There was no way that AMG was going to allow the Audi RS6 and new Alpina B5 hog the fast estate headlines for too long. Until late last year, in fact, the E63 was the go-to uberwagon, making the previous RS6 feel a little flat and bringing some big-engine relief to the AMG die-hards mortified by four-cylinder hatchbacks and SUV coupes. It was the classic Affalterbach recipe of quite ordinary Mercedes transformed by a mighty engine, brought bang up to date in no uncertain fashion. There was just a sense that the newer RS6 may have surpassed it, though...
Soon we'll know just what's what for the current hierarchy, with this updated E63 introduced to the fray. Interestingly, there's no more power on offer - it's the same 571hp standard car, or 612hp S - and no renewed dynamic focus as in the M5 Competition. Instead all the attention for this facelift has been on making the E63 a little more luxurious; great though the old one was, it could certainly feel rather more 'AMG' than 'Mercedes' at a few points, fidgeting with the surface and generating quite a lot of road noise. Now, however, its makers believe that "the sporty vehicle dynamics of the performance models... are combined with considerably more comfort."
While the layout of multi-chamber air suspension with adaptive damping is retained, a retuning of the elastokinematics is said to have "tangibly increased" the drive characteristics. There's also said to be a larger space between the Comfort, Sport and Sport+ settings of the dampers, a "clearly perceptible" one no less, which should also help with the issue; the E63 was always quite a tense car, even when fully wound down, so any potential increase in bandwidth would be a welcome one.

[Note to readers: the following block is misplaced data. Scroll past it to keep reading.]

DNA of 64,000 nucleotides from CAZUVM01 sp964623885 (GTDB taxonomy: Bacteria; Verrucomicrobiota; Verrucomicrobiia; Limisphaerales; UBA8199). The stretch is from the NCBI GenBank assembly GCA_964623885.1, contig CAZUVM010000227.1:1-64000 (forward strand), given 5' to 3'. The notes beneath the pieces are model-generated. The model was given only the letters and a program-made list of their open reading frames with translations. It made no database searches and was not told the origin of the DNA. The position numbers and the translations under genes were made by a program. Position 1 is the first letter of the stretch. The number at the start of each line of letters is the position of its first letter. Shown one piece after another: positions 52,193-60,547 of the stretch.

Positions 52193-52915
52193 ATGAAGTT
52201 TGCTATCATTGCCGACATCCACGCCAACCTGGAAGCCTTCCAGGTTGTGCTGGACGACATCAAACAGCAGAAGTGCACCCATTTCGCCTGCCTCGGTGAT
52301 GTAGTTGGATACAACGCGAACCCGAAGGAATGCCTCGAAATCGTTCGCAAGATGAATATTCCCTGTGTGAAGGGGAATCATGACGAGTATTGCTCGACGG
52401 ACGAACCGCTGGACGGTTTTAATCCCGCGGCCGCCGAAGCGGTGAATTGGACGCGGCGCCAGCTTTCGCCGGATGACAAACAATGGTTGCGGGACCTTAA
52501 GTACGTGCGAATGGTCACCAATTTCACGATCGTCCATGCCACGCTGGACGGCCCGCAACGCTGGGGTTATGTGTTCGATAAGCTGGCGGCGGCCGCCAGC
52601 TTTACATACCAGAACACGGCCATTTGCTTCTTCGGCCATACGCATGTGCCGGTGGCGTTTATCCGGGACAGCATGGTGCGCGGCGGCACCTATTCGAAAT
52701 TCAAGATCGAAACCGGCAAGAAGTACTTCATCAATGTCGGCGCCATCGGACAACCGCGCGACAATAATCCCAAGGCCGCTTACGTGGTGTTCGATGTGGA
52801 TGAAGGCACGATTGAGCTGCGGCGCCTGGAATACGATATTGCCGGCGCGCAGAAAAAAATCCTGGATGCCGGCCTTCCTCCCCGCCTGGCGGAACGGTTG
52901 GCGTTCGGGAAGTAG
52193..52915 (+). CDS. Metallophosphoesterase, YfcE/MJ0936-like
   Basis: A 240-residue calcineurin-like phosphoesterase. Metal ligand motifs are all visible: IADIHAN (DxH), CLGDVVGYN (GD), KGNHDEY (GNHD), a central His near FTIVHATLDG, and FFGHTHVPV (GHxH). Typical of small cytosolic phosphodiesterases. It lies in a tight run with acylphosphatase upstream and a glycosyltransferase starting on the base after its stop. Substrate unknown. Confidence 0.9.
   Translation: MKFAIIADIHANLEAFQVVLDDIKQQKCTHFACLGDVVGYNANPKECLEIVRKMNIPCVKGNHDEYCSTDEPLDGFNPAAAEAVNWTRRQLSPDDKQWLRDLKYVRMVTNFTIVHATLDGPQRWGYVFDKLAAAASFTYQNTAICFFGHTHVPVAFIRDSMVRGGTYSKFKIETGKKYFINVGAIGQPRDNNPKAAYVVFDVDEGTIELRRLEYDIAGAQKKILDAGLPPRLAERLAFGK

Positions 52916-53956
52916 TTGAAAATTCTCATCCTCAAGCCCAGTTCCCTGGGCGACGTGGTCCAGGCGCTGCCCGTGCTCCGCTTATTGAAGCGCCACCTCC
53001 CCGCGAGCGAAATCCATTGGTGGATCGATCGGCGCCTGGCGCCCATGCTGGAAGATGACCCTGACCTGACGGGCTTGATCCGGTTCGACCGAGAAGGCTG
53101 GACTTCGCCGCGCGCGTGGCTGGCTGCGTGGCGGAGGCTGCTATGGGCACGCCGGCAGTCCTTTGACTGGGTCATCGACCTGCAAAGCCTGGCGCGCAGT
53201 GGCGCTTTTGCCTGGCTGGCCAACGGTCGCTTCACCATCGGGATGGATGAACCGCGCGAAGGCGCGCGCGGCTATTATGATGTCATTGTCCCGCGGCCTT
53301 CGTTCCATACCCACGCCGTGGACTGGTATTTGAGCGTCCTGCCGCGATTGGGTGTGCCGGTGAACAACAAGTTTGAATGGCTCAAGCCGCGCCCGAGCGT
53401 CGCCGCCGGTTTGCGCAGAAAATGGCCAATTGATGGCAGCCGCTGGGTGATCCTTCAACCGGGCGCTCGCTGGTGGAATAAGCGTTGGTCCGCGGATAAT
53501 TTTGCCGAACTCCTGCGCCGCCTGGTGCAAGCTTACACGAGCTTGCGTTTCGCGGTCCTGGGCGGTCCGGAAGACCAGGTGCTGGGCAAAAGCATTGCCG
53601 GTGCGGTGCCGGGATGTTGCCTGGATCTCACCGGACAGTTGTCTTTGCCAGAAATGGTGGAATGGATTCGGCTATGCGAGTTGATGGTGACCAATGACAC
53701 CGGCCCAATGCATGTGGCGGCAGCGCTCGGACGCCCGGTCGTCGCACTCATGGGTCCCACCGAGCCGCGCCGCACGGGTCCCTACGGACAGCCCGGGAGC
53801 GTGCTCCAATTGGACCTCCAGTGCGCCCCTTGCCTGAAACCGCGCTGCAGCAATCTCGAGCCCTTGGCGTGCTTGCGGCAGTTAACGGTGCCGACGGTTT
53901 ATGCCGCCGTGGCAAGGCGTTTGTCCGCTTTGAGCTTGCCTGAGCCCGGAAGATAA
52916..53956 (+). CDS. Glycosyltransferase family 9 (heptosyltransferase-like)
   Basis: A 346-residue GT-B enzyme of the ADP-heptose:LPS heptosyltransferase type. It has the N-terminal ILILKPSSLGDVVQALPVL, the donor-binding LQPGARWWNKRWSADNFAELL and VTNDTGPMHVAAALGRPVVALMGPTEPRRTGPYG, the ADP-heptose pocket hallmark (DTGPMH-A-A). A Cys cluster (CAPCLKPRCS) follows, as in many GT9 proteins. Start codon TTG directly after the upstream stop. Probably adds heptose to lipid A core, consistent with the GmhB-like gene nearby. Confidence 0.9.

Particularly so as the AMG side of an E63 was so exhilarating, and it appears to have been left mostly alone. As mentioned, the powertrain is unchanged - with the hot-V V8 sending power to the road through the nine-speed auto and variable four-wheel drive - with AMG once again tweaking the speed-sensitive steering and adding compound brakes. Drift Mode that was once the preserve of the S flagship can now be added to the standard E63 in the AMG Dynamic Plus Package, and the E-Class follows all other Mercedes AMGs in having AMG Dynamics as standard as well; working with the ESP and the AMG Dynamic Select Drive modes, it further influences the behaviour of the driver assists and all-wheel drive. Or, more specifically, the "intelligent pilot control anticipates the desired vehicles behaviour based on the driver's actions and the sensor data." With the E63 in Race mode, AMG Dynamics is set to 'Master', which in turn promises "optimum agility and brings out the high driving dynamics potential to optimum effect". With such a high bar already set by the current '63, that bodes very well for this update.
The additional revisions are those familiar from the already updated E-Class and the E53 hybrid https://www.pistonheads.com/news/ph-germancars/new-mercedes-amg-e53-coupe-revealed/42482 :note the new AMG Performance steering wheel, the introduction of MBUX and larger screens inside, with redesigned lights and bumpers outside. Specifically for the E63, it's worth noting further flared wheel arches (by 27mm), the AMG unique grille and the introduction of Brilliant Blue Magno to the colour palette - previously an AMG GT four-door exclusive.
Consequently, it seems all the ingredients have been assembled for a successful facelift; what was good about the AMG-E63 has been left well alone, and those areas that required attention have received it. Let's hope Mercedes' best intentions transfer from paper to road. Until then, it's worth noting that early examples of the outgoing E63, even the 612hp S, are available from £50k - an abrupt ride is a lot easier to live with at little more than half the new price...
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